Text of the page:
If all that sounds draconian, it is precisely because those are the measures that open societies have to take when they are under attack.

Bob Spink (Castle Point): My hon. Friend is aware that every day several thousand of my constituents travel to work in Canary wharf and the City. Does he accept that Scotland Yard and the various security forces now have the task of ensuring that such people's environment is safe?

Dr. Lewis: They do indeed have a job to do to ensure that, but they cannot do it if their hands are tied behind their backs by legal inhibitions that would render effective counteraction impossible.

When talking about an open society, I have regard to that great work of the late Sir Karl Popper, "The Open Society and its Enemies", in which he refers to something entitled "the paradox of tolerance". It states that in a free society we must tolerate all but the intolerant, because if we tolerate the intolerant the conditions for toleration disappear and the tolerant go with them.

An act of war has been perpetrated. We must consider carefully whether the measures in response should be judged by peacetime standards or the standards that pertain when a country is fighting to preserve its life. I was fascinated to hear the Taliban in Afghanistan say categorically that bin Laden could not have been responsible. If that is not a tacit admission that it knows of the things for which he is responsible, I do not know what is.

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Has anyone else noted that 24 hours before the attack in America, General Masoud, the leading freedom fighter in Afghanistan—first against the Soviets, then against the Taliban—was the victim of a suicide bomb attempt that was meticulously and skilfully planned? I do not believe that that was a coincidence. I am sure that there is a connection between that event and what followed a day later in New York.

I conclude by saying that if action is taken, it must be taken wholeheartedly and to the bitter end. We do not want another Gulf war that leaves the people responsible in power to continue to provide funds, to function and to commit evil through the medium of others.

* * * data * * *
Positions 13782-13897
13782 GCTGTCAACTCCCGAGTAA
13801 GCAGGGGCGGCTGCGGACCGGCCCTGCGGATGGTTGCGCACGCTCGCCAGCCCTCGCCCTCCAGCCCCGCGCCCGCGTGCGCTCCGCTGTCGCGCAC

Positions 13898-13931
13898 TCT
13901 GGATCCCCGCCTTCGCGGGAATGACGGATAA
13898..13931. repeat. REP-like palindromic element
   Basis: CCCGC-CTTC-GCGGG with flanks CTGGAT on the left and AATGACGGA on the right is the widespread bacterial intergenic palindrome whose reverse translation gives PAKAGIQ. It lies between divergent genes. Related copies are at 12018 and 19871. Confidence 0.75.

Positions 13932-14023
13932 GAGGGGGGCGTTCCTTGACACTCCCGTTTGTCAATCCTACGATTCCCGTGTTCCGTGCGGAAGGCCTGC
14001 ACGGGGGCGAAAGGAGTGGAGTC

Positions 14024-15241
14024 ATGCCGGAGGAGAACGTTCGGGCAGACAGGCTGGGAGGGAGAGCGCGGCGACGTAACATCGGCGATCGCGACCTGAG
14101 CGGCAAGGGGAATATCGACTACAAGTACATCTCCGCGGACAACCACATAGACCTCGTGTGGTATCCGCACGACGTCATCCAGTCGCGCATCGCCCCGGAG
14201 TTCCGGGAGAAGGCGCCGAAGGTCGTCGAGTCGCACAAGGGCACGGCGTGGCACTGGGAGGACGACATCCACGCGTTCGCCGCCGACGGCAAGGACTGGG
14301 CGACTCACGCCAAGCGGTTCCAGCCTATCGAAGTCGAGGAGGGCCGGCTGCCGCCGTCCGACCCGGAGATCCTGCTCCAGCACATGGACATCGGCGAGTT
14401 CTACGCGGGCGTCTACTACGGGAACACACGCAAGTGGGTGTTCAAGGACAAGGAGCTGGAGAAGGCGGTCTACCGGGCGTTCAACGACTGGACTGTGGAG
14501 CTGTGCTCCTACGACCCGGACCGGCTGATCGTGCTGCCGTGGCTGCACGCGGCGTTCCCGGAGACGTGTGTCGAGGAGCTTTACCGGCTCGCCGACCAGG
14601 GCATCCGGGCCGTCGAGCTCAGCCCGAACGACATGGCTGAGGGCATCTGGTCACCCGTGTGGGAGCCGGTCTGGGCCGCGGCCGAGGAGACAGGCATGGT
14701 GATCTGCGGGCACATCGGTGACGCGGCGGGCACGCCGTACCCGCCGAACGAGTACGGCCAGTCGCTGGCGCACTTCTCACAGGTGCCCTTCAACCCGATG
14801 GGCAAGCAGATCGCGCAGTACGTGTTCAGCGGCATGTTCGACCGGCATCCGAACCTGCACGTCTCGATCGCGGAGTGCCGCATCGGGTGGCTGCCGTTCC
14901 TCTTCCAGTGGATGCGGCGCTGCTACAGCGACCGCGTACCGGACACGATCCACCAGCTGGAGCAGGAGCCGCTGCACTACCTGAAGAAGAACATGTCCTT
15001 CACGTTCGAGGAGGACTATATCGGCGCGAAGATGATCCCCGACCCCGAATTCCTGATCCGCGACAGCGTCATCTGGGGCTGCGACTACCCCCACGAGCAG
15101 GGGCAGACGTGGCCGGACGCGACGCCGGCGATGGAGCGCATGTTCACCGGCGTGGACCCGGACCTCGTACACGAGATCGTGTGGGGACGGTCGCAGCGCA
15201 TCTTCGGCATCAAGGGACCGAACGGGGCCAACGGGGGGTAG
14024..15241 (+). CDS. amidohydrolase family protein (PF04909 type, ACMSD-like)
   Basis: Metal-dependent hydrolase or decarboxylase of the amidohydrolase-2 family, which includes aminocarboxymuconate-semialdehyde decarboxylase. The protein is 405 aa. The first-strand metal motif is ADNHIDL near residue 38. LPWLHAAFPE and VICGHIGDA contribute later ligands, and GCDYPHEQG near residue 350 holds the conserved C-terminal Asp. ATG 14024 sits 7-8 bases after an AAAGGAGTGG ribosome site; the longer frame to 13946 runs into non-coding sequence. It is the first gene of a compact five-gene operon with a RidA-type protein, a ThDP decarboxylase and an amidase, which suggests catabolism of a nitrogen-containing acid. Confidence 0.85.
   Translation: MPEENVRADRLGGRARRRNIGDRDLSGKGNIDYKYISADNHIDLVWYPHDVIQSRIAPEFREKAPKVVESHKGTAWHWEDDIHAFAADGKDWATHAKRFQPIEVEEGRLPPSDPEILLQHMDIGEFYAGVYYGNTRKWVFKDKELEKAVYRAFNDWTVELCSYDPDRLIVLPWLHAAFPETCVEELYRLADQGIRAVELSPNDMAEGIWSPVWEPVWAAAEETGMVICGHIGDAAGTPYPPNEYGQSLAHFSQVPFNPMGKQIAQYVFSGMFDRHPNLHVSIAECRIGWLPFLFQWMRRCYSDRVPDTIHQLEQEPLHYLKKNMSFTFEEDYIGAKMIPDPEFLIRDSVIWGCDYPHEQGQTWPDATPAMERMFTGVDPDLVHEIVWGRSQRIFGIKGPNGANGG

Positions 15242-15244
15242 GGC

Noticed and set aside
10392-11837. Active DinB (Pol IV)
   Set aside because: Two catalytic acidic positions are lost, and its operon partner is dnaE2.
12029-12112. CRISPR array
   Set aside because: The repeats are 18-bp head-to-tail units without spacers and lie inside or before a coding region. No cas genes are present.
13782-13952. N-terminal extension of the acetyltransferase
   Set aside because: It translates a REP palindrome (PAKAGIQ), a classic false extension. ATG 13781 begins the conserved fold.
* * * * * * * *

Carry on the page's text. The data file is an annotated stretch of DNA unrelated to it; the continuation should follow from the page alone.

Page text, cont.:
12.17 pm

Mr. George Galloway (Glasgow, Kelvin): I send my condolences to the great people of the United States of America, in particular to that great city, which I know and love, New York—so great they named it twice. I also send my condolences to New York's magnificent emergency services and its much maligned mayor, Rudi Giuliani, who has proved an admirable and excellent leader of that city's response. I am sure that New York will be back, as big and magnificent as ever.

I despise Osama bin Laden, the mediaeval obscurantist savage; the difference is that I have always despised him. I despised him when weapons, money, and political and diplomatic support were being stuffed down his throat faster than he could eat it. I said in this building on the eve of the victory of those whom the hon. Member for New Forest, East (Dr. Lewis) used to hail as holy warriors and freedom fighters that, although I might be the last man in this place prepared to say it, we were responsible for opening the gates to the barbarians and a long dark night would descend on Afghanistan. Never did I speak truer words.

I caution against use of the word "civilisation". There are many civilisations in our world. Viewed from some countries, western civilisation does not always look as benign as we see it. It would be much easier if this were truly a conflict between the forces of good and a helpfully turbaned and bearded Dr. Evil, and, if only we could ker-pow that mephistopholean genius in Action Man comic style, everything would be fine again—but it is not so. What we face is a hydra-headed phenomenon precisely because it arises from real conditions and has a real base of support.